Ali Tezel, a journalist and social security expert, was briefly detained on Monday due to social media posts about the Gülen movement, accused by the Turkish government of masterminding a failed coup in July 2016, according to Turkish media reports.
“I am being detained, I don’t know the reason,” Tezel tweeted on Monday morning. At noon, he posted another tweet, announcing that he had been released.
According to media reports, Tezel was detained as part of an investigation by the İstanbul Chief Public Prosecutor’s Office into the Gülen movement on which the Turkish government has been carrying out a massive crackdown since the failed coup attempt on July 15, 2016.
The movement strongly denies any involvement in the abortive putsch.
Tezel was reportedly interrogated about his tweets that allegedly praised the Gülen movement, which the Turkish government calls a terrorist group.
Ali Tezel reportedly angered the Turkish authorities in February 2015 by tweeting a photo himself depositing money in a branch of Bank Asya, which was shut down by the government due to its links to the Gülen group.
Tezel’s move was interpreted as a sign of support for the survival of the bank at a time when the bank was unlawfully being seized by the government.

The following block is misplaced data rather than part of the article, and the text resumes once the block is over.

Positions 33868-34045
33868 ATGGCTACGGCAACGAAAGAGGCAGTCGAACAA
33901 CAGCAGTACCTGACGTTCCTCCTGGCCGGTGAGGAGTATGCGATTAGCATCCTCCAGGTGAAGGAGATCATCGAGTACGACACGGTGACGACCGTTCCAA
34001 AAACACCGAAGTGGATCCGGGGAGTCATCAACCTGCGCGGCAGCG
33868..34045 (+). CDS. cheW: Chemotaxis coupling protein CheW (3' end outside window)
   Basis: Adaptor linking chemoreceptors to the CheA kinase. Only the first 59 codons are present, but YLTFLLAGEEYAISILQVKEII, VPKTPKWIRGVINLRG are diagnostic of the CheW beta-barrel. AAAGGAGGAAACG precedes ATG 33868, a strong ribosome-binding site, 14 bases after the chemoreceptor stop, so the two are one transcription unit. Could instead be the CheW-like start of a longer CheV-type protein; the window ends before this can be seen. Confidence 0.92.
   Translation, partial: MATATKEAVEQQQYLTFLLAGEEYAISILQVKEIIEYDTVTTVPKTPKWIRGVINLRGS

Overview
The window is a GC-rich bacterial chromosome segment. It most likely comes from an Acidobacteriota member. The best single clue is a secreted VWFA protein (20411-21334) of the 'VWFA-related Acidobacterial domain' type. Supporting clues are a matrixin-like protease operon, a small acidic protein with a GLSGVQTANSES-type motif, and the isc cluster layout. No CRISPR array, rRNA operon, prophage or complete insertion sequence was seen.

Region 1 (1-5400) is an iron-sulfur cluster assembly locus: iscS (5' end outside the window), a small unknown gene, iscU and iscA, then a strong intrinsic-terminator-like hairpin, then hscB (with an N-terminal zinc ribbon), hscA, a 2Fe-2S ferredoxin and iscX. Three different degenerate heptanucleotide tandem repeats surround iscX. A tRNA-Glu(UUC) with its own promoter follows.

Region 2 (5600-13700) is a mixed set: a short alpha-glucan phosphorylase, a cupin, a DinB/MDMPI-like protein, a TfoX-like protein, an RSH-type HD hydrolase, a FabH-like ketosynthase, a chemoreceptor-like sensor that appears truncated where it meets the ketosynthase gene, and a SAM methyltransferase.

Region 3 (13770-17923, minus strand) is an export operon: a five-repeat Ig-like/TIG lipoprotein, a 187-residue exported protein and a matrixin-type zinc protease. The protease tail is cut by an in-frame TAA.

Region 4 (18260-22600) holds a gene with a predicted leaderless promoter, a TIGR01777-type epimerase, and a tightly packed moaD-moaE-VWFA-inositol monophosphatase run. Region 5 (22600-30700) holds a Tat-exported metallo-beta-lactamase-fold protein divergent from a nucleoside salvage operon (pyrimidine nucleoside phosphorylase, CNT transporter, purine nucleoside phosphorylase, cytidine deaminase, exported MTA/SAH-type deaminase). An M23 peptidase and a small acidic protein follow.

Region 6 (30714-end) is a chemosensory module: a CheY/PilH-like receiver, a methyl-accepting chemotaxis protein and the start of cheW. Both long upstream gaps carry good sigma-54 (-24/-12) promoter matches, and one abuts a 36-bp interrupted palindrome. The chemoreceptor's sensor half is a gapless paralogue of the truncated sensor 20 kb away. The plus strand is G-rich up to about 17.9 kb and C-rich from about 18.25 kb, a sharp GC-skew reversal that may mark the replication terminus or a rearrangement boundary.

More than 150,000 people were removed from state jobs while in excess of 30,000 others were jailed and some 600,000 people have been investigated on allegations of terrorism following the coup attempt by the government as part of its crackdown on the movement.
Depositing money at Bank Asya is also considered a crime by the courts and a sign of support for the Gülen movement, with thousands of people in jail for simply depositing money at its facilities.
Tezel, who has been writing columns about social security issues in various Turkish newspapers for years, currently hosts a program on the issue on Tele1 TV station.
Ali Tezel reportedly angered the Turkish authorities in February 2015 by tweeting a photo himself depositing money in a branch of Bank Asya, which was shut down by the government due to its links to the Gülen group || https://t.co/ijpLy8mp7M pic.twitter.com/SaqqvvjHwi
— Turkey Purge (@TurkeyPurge) January 14, 2020